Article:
Baby Boom at Scott Air Force Base: 40 Pregnancies Confirmed in 1 Week

Capt. Chauncey Tarrant, 375th Medical Operations Squadron General Pediatrician, examines a patient at the 375th Medical Group at Scott Air Force Base, Illinois, April 1, 2015. (U.S. Air Force photo/Senior Airman Sarah Hall-Kirchner)
Capt. Chauncey Tarrant, 375th Medical Operations Squadron General Pediatrician, examines a patient at the 375th Medical Group at Scott Air Force Base, Illinois, April 1, 2015. (U.S. Air Force photo/Senior Airman Sarah Hall-Kirchner)

Move over, commanders. A cute crew of babies will soon be in charge at Scott Air Force Base.

Nearly 100 families at Scott will report for "diaper duty" in the next nine months. Half of those pregnancies were reported in the same week, according to the staff at Scott's Family Advocacy Program.

"Just this past Christmas, we had over 40 pregnancies," said outreach manager Mauranda Bembry. "We're sure there's more."

The baby boom at Scott is now evident with more bumps on base than usual.

"We have an influx of expectant mothers and fathers," Bembry said Wednesday before a baby shower hosted by the furniture company Delta Children and CJ First Candle, an organization focused on reducing the rates of Sudden Infant Death Syndrome, Sudden Unexpected Infant Death and stillbirth. The group also supports those who have experienced a loss.

Bembry's office supports families on base as they prepare for their new bundles of joy. The group of new arrivals will keep the staff busy even after their mothers give birth.

Debra Rhoda, a family advocacy nurse at Scott, said the announcements came back-to-back in about week.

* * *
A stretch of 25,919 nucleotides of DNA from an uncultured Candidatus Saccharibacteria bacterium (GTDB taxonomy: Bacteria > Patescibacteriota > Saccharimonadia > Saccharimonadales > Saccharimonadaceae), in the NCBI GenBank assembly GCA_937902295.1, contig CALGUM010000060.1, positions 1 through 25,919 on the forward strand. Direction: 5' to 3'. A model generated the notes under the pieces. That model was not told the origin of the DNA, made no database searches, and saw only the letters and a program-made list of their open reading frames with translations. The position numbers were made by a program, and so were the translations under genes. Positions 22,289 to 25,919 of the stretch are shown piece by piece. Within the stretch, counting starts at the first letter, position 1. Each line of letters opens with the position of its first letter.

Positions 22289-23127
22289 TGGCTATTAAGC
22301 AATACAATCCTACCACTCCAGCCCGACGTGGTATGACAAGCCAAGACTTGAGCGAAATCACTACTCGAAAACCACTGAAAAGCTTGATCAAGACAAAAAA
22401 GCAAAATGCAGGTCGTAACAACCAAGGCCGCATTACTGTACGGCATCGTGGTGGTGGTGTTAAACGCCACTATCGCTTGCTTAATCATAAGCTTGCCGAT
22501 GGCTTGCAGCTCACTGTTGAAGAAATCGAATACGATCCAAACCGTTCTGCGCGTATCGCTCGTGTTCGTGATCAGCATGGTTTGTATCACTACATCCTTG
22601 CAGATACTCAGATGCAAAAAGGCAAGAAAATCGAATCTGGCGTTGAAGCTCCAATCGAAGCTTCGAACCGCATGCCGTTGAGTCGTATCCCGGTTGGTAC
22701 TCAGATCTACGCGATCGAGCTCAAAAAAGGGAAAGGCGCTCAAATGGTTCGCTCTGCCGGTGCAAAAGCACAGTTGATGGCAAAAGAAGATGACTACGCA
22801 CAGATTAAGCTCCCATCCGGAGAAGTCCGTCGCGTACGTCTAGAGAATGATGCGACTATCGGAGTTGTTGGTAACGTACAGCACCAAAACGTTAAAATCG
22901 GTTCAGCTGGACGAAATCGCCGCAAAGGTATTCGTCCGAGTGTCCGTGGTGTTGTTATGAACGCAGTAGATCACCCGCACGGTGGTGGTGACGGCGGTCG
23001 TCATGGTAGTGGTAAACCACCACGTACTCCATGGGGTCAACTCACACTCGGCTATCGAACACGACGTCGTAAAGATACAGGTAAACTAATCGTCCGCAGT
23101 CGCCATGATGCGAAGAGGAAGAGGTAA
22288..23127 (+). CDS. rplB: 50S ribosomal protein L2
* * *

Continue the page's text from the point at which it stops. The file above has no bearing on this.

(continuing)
"We were like 'whoa,'" Rhoda said.

Each family received a gift bag filled with baby clothes, bottles and other must-have items.

The biggest gift came from Delta Children, a furniture company based in New York City.

Joe Shamie, president of Delta Children, gave each family in attendance a portable crib. But more than that, Shamie offered them valuable advice about safe sleep.

"When it comes to the crib, read the instructions," Shamie said. "If it comes to the end and you have an extra screw, you screwed up."

The crowd chuckled, but also took Shamie's tips about safe sleep seriously.

Nicole Copple, an expectant mom at Scott who will soon find out the sex of her baby, said safe sleep is a topic she's read about, but like many new moms in the room, she wanted to know more.

"I am a first-time mom" Copple said. "Being in the medical field I know some stuff, but probably not as much as I could."

Both first-time and experienced parents walked away with information about safe sleeping habits for their babies.

In the future, Scott wants the shower to an become an annual event.

"Our military families don't have their families here," Rhoda said. "We're to provide that support for them."

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